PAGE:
With snake skin nock. Probably made by Ju Yuan Hao in the 1950s.
Worked in repousse, possibly once part of an ornamental piece of armor.
This large and imposing type of war arrow is often compared to a small spear.
A very rare variety of the Chinese repeating crossbow that shoots large pellets.
For the bowyers, a set of parts of an authentic 19th century Qing bow.
The archetype Chinese bamboo helmet that is often seen on early photos.
With a large double-edged tip and golden cresting.
Such rings were worn by Qing dynasty "bannermen" as a sign of their status as a conquest elite.
A very heavy Manchu bow used for strength training and military examinations.
Comprising of a bow, arrows, and string sent to the U.S.A. in 1964 plus an associated quiver.
An old Korean hornbow from the 50s or 60s with string and arrows.
Pellet bows and crossbows have a long history in China.
The elite of the Qing dynasty was Manchu, who before taking over China fro
A short-eared composite bow with an iron hinge in the handle so it folds upon itself.
While the Chinese are hailed for inventing gunpowder and the
Dating from the revival period of Chinese archery in the 1930s.
A sinew-backed bow with rather nice lacquer work.
With design features reminiscent of Persian and Indian bows.
Japanese mail set, with small ring vest and coif sewn to a thick cotton undergarment.
One of the last bows by Yang Wentong, father of Yang Fuxi.
Made of heavy silk with gilt copper alloy mounts.
Combining surplus Qing mounts with Mongol leatherwork.
Perhaps one of the most famous and long-lived of Chinese weapons.
Signed Yasutsugu, with sayagaki referring to the Tokugawa family.
The first of its kind I've ever seen on the market.
Of a type worn among others by the Valiant Cavalry.
A quiver of the late Qing dynasty.
With an estimated draw weight of 160-200 pounds.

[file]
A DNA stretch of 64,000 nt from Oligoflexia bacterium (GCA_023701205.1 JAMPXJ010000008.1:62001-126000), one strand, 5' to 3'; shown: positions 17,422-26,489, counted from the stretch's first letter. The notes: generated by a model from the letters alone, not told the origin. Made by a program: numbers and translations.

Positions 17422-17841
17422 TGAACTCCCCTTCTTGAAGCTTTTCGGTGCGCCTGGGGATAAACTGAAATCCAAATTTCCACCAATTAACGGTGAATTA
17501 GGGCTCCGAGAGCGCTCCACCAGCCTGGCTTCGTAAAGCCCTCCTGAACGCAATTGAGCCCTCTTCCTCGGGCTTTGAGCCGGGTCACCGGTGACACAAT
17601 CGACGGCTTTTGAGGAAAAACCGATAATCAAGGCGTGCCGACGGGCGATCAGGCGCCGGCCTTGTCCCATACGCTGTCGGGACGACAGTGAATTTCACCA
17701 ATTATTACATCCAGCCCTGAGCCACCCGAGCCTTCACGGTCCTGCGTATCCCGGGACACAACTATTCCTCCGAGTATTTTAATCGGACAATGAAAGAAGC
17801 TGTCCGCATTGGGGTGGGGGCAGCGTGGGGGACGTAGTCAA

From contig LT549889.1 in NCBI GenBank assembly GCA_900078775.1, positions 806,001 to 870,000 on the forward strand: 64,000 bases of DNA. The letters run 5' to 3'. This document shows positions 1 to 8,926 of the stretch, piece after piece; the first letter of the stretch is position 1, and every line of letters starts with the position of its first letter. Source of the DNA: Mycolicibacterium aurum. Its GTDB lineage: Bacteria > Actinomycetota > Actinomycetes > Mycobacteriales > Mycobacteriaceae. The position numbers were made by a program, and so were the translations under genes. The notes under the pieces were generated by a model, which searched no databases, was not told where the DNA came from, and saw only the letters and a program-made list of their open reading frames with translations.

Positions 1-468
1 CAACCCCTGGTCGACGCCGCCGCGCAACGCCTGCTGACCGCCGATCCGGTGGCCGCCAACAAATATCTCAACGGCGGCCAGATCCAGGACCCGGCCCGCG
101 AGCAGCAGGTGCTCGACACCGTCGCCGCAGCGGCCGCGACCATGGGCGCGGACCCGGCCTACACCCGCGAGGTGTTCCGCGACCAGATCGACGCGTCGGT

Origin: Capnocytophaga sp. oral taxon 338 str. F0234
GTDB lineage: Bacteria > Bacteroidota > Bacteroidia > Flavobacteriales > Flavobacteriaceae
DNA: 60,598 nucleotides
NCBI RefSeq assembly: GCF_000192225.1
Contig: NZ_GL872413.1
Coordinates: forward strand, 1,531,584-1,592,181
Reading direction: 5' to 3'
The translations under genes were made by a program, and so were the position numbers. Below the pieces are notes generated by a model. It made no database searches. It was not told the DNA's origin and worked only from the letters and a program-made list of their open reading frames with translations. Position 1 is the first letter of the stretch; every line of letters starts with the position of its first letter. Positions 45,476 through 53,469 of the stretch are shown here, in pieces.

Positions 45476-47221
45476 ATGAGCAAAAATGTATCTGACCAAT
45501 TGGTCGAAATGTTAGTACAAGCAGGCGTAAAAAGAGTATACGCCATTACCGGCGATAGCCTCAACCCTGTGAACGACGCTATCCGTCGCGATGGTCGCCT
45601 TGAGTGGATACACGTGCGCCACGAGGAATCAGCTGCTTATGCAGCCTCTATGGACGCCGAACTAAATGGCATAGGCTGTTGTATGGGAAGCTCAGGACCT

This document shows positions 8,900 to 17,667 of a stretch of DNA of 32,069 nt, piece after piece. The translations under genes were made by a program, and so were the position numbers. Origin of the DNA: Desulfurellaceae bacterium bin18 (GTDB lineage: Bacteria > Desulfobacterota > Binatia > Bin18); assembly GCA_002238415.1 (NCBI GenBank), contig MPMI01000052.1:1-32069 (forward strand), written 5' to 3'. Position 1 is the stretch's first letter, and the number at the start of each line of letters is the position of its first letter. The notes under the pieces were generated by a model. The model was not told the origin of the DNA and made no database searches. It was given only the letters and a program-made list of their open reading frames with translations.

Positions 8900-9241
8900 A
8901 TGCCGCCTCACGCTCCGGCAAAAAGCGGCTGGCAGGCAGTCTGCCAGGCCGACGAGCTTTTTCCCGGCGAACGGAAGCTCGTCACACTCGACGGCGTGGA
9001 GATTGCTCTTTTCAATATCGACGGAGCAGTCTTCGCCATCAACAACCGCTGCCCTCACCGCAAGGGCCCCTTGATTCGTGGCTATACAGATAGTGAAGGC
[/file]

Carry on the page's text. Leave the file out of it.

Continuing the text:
Of an early type with dramatic widened shape.
An early type of Korean soldier's helmet.
This one has the early, peaked form and is signed by its maker.
A pair of Samurai shin protectors finished with Dutch "goudleer".
Rare extant work of a famous workshop in Chengdu.
With translucent horn bellies glued on red pigment.
Of the Western Buryats, living near the shores of Lake Baikal.
Made by the last operational bowyer of China, probably for the Mongolian market.
The famous tiger faced rattan shield as used by Chinese skirmishers.
From my personal collection. A quiver that was once worn at court ceremonies by high ranked officers and imperial…
It's face covered with beautifully lacquered leather, in that characteristic earlier style.
A large Chinese rattan shield called tengpai, used by special front-line troops.
With a connection to local royalty in Jinchuan, Sichuan province.
A striking battle helmet from the Momoyama period of 1568-1600 A.D.
With gold and black painted face with geometric decor.
Carbon dated to 1175-1275 A.D. with 95,4% certainty, the height of the Mongol conquest period.
With iron mounts with golden overlay of dragons.
A very rare matching set of Korean bowcase and quiver.
A matched set of lacquered leather, finely decorated with gradient colors and black and gold detailing.